sun 14/07/2024

Album: Lana Del Rey - Blue Banisters | reviews, news & interviews

Album: Lana Del Rey - Blue Banisters

Album: Lana Del Rey - Blue Banisters

True romance from the Americana pop icon

Lana tells her story

Lana Del Rey’s eighth album would tell her story “and pretty much nothing else”, she teased, as her planned, near instant follow-up to Chemtrails Over the Country Club slipped back from spring to autumn.

Del Rey has often claimed autobiography at the heart of her artful glamour, flesh and blood behind the celluloid poise, the ad man’s daughter, metaphysics student and Williamsburg singer-songwriter Lizzy Grant still writing intently beneath the film star veneer.

Chemtrails’ masterful opener “White Dress” certainly turned a teenage waitress job into a transcendently glowing snapshot of an adolescent ache to be “seen”, just as Norman Fucking Rockwell!’s “Venice Bitch” transmuted wild romance into a psychedelic epic. Del Rey has also combined classic singer-songwriter intimacy with pop production lustre, as if her career is a heightened biopic of her early, acoustic struggles. So maybe this is all real as well as hyper-real, a brilliant disguise for naked exposure.

Blue Banisters begins with the daddy issues of “Textbook”, steel guitar strokes and spectral harmonies shadowing the usual pulp iconography (“You’ve got a Thunderbird/My daddy had one, too”). “Blue Banisters” returns to Chemtrails’ gilded suburban wasteland and supportive female community, where “there’s a hole in my heart, all my women try to heal”, and the pool never closes. “Arcadia” then stretches the conceit that “my body is a map of LA” to perhaps deliberately daft breaking point: “My chest the Sierra Madre/My hips every high- and byway/That you trace with your fingertips like a Toyota/Run your hands over me like a Land Rover”. Del Rey has often seemed to cruise down a post-modern Thunder Road, considering Springsteen’s cars and girls from the perspective of Gun Crazy’s car-riding, dissolute, Forties wild thing. But even the Boss didn’t fetishise the open road this loopily.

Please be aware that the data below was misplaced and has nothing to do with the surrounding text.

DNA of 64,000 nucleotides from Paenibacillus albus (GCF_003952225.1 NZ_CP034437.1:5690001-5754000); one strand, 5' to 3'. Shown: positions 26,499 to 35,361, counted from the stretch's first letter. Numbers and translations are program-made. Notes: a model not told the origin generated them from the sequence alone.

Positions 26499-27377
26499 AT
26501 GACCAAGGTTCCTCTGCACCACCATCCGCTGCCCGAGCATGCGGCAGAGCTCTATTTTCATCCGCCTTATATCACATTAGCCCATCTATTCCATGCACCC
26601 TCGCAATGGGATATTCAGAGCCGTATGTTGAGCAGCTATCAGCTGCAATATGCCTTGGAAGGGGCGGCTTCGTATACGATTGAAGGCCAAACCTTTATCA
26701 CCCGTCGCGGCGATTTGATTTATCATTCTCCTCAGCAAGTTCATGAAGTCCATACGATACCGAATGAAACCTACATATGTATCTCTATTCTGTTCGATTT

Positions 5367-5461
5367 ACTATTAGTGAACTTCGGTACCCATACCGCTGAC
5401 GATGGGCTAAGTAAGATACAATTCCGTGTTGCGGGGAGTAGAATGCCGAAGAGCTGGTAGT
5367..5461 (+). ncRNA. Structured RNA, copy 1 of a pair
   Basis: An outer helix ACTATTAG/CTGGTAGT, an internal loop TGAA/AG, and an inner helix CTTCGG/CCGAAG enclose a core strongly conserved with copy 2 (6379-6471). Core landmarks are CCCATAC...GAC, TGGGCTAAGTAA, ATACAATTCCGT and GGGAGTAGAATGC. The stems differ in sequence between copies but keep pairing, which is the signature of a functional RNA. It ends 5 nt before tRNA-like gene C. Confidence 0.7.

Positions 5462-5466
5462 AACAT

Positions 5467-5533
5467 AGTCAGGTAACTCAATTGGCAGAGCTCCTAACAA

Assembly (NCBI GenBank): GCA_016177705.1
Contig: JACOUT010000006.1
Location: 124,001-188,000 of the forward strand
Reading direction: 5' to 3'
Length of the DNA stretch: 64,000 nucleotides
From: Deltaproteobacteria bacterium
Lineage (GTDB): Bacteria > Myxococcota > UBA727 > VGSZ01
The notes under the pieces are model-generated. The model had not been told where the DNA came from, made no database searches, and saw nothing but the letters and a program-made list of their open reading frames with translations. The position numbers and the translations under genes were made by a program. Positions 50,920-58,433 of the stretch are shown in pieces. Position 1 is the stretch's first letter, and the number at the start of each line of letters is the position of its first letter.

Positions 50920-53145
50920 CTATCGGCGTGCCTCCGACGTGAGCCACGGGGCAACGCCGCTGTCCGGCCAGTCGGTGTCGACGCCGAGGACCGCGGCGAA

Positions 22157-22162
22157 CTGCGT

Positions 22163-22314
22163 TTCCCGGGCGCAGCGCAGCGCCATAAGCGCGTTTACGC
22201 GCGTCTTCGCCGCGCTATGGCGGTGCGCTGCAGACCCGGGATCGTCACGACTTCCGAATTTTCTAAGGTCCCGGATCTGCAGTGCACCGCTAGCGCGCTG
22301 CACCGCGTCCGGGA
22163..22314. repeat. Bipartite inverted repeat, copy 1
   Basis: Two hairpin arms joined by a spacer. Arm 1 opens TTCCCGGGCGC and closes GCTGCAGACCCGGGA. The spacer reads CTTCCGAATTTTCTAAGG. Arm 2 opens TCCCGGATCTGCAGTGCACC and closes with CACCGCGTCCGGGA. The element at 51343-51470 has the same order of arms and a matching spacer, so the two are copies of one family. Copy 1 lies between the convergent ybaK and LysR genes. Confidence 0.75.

Del Rey’s recent co-writer/producer Jack Antonoff is absent (though familiar collaborators such as Zachary Dawes remain), and Blue Banisters has little new to say sonically, drifting by on piano and hushed Tex-Mex arrangements, all in the service of her remarkable pop voice. Its hitching, hooky climb at the title track’s end, and grain as she sings “Beautiful” while piano keys click, is Del Rey’s truth; a Sinatra acolyte’s art, framed by resonant space. She’s throaty then creamy on “If You Lie Down With Me”, and drawls like a honkytonk angel as she demands: “Put your jacket on, be a genul-man/Get into your truck and pick me up at 8.” “Living Legend” seems to secrete a closer truth, in a fond anthem to a former lover from back when “hipsters will sing just like a the back Brooklyn bayou”, ending with a distorted Del Rey wailing just like an electric guitar.

Her unfashionable emotional and artistic core remains sensual evocations of slavishly consuming love, sometimes masochistic or mistaken, rather than the aspirational, feminist version. She takes her female strength, and maybe half her voice, from Lauren Bacall, Bogart’s idolising equal, husky, tough yet wide open. And those daddy issues? “I’m friends with my mother, and I still love my dad.” The good upper-middle class, upstate New York girl lives on inside the bad girl pop tropes. Perhaps it’s why her honest sensuality always sounds so innocent – “swinging out like Jesus, wild and free”. There’s a kindness and commonality nearer the surface this time, Lizzy Grant breaking through.

Maybe this is all real as well as hyper-real, a brilliant disguise for naked exposure


Editor Rating: 
Average: 3 (1 vote)

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